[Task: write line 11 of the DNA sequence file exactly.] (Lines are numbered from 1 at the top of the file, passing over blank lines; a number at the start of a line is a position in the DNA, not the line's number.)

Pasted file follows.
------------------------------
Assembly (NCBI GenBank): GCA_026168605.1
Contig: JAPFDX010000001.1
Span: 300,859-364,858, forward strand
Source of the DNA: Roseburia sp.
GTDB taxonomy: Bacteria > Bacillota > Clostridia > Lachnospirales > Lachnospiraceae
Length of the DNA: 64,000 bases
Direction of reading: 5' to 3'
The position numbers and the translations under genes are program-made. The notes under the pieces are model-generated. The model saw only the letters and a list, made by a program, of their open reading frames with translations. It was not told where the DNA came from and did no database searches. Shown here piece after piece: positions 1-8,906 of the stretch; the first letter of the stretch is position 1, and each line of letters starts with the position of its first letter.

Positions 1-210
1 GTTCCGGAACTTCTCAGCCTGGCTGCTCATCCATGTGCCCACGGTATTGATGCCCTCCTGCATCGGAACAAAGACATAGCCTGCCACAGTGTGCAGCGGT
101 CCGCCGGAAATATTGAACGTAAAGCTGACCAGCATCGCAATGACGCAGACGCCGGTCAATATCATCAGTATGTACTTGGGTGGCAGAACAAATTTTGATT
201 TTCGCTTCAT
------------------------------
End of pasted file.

101 CCGCCGGAAATATTGAACGTAAAGCTGACCAGCATCGCAATGACGCAGACGCCGGTCAATATCATCAGTATGTACTTGGGTGGCAGAACAAATTTTGATT